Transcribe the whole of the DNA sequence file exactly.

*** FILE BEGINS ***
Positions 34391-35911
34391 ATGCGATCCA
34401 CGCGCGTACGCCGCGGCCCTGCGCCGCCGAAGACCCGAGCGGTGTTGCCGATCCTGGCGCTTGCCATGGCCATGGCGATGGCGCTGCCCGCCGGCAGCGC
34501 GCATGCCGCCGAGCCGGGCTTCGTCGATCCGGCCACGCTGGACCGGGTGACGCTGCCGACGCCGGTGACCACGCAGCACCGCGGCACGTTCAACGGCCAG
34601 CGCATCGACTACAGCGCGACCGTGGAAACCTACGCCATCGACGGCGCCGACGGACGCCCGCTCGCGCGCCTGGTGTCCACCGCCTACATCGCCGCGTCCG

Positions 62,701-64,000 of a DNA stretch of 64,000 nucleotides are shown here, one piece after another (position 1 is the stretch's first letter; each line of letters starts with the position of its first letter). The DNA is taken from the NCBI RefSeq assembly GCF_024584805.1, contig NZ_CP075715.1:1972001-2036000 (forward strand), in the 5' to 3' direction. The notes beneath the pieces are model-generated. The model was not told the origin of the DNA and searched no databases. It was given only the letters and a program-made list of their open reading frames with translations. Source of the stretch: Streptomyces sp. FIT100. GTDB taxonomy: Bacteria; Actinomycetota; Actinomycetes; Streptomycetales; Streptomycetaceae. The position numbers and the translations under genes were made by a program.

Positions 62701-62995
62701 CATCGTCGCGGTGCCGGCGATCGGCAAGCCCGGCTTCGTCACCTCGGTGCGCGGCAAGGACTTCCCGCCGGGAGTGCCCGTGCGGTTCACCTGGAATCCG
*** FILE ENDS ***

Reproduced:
Positions 34391-35911
34391 ATGCGATCCA
34401 CGCGCGTACGCCGCGGCCCTGCGCCGCCGAAGACCCGAGCGGTGTTGCCGATCCTGGCGCTTGCCATGGCCATGGCGATGGCGCTGCCCGCCGGCAGCGC
34501 GCATGCCGCCGAGCCGGGCTTCGTCGATCCGGCCACGCTGGACCGGGTGACGCTGCCGACGCCGGTGACCACGCAGCACCGCGGCACGTTCAACGGCCAG
34601 CGCATCGACTACAGCGCGACCGTGGAAACCTACGCCATCGACGGCGCCGACGGACGCCCGCTCGCGCGCCTGGTGTCCACCGCCTACATCGCCGCGTCCG

Positions 62,701-64,000 of a DNA stretch of 64,000 nucleotides are shown here, one piece after another (position 1 is the stretch's first letter; each line of letters starts with the position of its first letter). The DNA is taken from the NCBI RefSeq assembly GCF_024584805.1, contig NZ_CP075715.1:1972001-2036000 (forward strand), in the 5' to 3' direction. The notes beneath the pieces are model-generated. The model was not told the origin of the DNA and searched no databases. It was given only the letters and a program-made list of their open reading frames with translations. Source of the stretch: Streptomyces sp. FIT100. GTDB taxonomy: Bacteria; Actinomycetota; Actinomycetes; Streptomycetales; Streptomycetaceae. The position numbers and the translations under genes were made by a program.

Positions 62701-62995
62701 CATCGTCGCGGTGCCGGCGATCGGCAAGCCCGGCTTCGTCACCTCGGTGCGCGGCAAGGACTTCCCGCCGGGAGTGCCCGTGCGGTTCACCTGGAATCCG